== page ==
Mark Lauren Quotes
Who is Mark Lauren?
|Born||May 1, 1972|
|Age||51 years old|
Books by Mark Lauren
Mark Lauren Sources
- All quotes by Mark Lauren (47 quotes)
- Body by You (3 quotes)
- Body Fuel (1 quote)
- Instagram post (2 quotes)
- You Are Your Own Gym (39 quotes)
- Other quotes by Mark Lauren (2 quotes)
Best 47 Quotes by Mark Lauren – Page 1 of 2
“All you need is nine minutes a day — or 0.3% of each week — to get in shape and build an athletic body.”
“If you want to be fit for all aspects of life and reduce your chance of injuries, you don't need gym equipment or weights, all you need is your own body.
In fact, many gym-goers with the biggest muscles would struggle on long walks because they never do them.”
Body by You Quotes
“EVOLVE: Earn Victory Over Life’s Vast Excuses. Make winning a habit.”
“I’ve met people in just about every shape and form in which they exist. And never, not ever, have I found a kind of people that is not breathtakingly gorgeous.
Of course, all the world’s nationalities and ethnicities meet and mix in America, more than in any other country, and the results all are beautiful.
What’s not beautiful to me is the typical advertising of women. I see it in all the world’s cities now: enormous billboards cast two stories high, parading some phony Western ideal of beauty — tall, bone thin, and mainly white.”
“Physical ability represents not only your mastery of the world around you but also of yourself. An essential source of self-confidence is pride and control over a finely tuned body.”
Body Fuel Quotes
“When you first lower your caloric and carb intake, your pancreas produces glucagon, the hormone that unlocks fat stores when food is limited.
Soon great things begin to happen: unsightly body fat is burned, and you get leaner. This goes on until the body finds a balance between energy input and output by shedding weight and slowing the RMR.”
Instagram post Quotes
“Backwards planning is the best starting point for solving complex problems.
Fitness is your preparedness to solve life’s problems, especially those essential to survival.”
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“If you had to pick just one, which would you choose and why?
1. Work harder
2. Work smarter
Personally, I feel that working smarter requires a great deal of reflection, flexibility, and risk taking.
It’s not easy working smarter, which is why many default to working harder in order to move forward.”
You Are Your Own Gym Quotes
“Aerobic training actually causes muscle wasting because the body is programmed to adapt to whatever demands we place on it. Long low-intensity aerobic training only requires the smallest and weakest, 'slow-twitch' muscle fibers to fire off again and again.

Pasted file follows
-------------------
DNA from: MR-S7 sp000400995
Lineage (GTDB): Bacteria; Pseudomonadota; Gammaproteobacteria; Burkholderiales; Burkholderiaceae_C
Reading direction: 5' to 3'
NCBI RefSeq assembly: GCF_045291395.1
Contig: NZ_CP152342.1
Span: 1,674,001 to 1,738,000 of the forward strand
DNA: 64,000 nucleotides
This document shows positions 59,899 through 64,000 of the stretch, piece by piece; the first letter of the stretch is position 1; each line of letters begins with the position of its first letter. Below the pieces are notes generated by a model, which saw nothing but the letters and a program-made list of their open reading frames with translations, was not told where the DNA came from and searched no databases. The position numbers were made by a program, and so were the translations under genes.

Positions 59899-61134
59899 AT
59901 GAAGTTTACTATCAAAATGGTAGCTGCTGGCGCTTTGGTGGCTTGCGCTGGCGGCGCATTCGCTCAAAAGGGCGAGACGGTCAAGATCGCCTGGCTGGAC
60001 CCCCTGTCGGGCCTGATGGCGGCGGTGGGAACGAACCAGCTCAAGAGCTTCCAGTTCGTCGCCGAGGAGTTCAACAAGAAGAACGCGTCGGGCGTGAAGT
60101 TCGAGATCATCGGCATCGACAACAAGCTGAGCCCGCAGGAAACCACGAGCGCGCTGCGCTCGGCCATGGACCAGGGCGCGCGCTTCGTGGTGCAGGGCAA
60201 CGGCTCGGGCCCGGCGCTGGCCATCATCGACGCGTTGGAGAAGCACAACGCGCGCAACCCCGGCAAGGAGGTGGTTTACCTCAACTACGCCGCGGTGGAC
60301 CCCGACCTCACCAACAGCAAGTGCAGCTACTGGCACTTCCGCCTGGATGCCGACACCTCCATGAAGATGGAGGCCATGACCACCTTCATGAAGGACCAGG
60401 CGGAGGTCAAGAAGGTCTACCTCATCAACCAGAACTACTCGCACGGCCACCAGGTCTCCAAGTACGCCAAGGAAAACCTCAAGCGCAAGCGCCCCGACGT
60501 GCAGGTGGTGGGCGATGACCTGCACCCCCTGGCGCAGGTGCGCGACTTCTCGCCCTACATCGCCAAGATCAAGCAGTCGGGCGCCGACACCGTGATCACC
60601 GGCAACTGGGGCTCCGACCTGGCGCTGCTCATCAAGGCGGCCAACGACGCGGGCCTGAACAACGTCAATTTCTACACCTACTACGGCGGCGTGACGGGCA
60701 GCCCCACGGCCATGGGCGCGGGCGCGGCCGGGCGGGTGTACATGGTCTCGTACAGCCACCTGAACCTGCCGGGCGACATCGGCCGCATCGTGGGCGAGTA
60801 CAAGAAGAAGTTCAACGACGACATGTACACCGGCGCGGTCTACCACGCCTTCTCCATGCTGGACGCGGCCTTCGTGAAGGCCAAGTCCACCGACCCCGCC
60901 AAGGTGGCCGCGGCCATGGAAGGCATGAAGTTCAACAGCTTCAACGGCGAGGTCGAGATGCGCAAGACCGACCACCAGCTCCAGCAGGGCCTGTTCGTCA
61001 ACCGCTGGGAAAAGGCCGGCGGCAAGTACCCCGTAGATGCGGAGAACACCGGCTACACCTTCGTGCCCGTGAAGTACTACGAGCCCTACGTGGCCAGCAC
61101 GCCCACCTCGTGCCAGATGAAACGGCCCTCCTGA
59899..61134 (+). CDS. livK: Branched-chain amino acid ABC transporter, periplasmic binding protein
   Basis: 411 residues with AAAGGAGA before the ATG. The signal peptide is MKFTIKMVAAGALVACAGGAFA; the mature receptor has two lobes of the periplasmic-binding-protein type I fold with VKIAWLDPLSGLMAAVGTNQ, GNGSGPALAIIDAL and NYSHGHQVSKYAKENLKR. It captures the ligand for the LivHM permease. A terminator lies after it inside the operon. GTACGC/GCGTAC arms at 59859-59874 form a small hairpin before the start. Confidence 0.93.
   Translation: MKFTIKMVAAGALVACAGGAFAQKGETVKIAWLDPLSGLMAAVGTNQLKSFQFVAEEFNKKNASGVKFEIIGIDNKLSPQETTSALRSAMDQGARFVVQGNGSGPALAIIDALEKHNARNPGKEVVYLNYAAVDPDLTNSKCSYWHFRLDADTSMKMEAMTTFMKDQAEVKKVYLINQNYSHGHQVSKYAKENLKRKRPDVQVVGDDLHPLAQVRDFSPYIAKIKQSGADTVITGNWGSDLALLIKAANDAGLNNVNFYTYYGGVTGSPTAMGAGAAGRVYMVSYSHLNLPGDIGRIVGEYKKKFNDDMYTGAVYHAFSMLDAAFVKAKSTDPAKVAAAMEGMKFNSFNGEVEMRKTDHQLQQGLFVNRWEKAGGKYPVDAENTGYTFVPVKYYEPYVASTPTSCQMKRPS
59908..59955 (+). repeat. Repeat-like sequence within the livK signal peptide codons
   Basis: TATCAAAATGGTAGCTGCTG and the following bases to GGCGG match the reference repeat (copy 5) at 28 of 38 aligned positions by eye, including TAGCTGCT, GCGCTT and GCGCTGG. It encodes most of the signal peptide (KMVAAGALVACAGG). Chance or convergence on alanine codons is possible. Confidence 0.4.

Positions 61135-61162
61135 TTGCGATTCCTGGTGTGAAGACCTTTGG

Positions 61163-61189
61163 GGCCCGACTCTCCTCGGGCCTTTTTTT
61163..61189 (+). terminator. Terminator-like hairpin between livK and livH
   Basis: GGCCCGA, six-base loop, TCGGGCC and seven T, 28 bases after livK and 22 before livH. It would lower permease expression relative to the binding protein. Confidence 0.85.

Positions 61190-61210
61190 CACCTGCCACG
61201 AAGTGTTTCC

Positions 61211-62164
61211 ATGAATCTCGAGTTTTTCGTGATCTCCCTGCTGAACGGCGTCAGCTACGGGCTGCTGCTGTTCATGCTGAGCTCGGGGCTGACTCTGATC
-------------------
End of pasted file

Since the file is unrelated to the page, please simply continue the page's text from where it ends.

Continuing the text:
The other, stronger and larger, 'fast-twitch' muscle fibers are not necessary for the task and become a burden to carry and supply with oxygen. The body has no demand for extra muscle beyond what is needed to perform a relatively easy movement over and over. So your body adapts by actually burning muscle.
Even if you perform steady state training in conjunction with strength training, it will diminish any potential increase in lean body mass, especially in your legs. Aerobic training should only be used to develop movement proficiency when you are training for a specific sport or event, such as a 5k run, triathlon, or particular military fitness assessment.”
“Any effect you are seeking from aerobic activity can be achieved more safely and efficiently with high-intensity strength training. Remember, your cardiovascular system supports your muscular system, not the other way around.
An elevated heart rate means nothing by itself. Being nervous before a full combat equipment nighttime High Altitude Low Opening (HALO) formation jump always sent my heart rate skyrocketing, but it didn’t make my belt any looser. And even if you insisted on measuring the efficacy of an exercise by an increase in heart rate, I dare you to get it up higher than with my 'Stappers'.
So there we have it: Interval strength training is superior to aerobic activity in burning fat, as well as building strength, speed, power, and even cardiovascular endurance. All this in far less time than tedious 'cardio' sessions.”
“As I will discuss shortly, the body’s resting metabolic rate (RMR) is a key player in our ability to stay lean, and it is affected to a large degree by our body composition with muscle being our greatest calorie burning ally.
With that said, it’s important to place the emphasis on a positive change in body composition and not just weight loss. Losing muscle weight is bad and counterproductive.
Using the calories in vs. calories out theory alone, can at best give you a temporary fix. It’s unrealistic and unhealthy to go through life following a diet that causes you to feel tired and hungry while your hormones run amuck.”
“As soon as possible, following your workout you need to consume:
- 30 to 50 grams of a lean complete protein like whey, soy, egg, chicken or fish.
- 30 to 50 grams of carbohydrates with a high glycemic index.
Why lean protein? Because fat slows the absorption of protein and carbs. During a brief window of opportunity after your workout, protein synthesis occurs at the highest rate. This is due to the micro-trauma (broken-down muscle tissue) that occurred during your workout.
Complete recovery will be optimized if you provide your muscles with a large supply of amino acids — the key components of protein — within 45 minutes after your training session. A whey protein shake is the best post-workout protein choice because it is so rapidly absorbed, and it has the highest efficiency ratio, or availability to the body, of all proteins.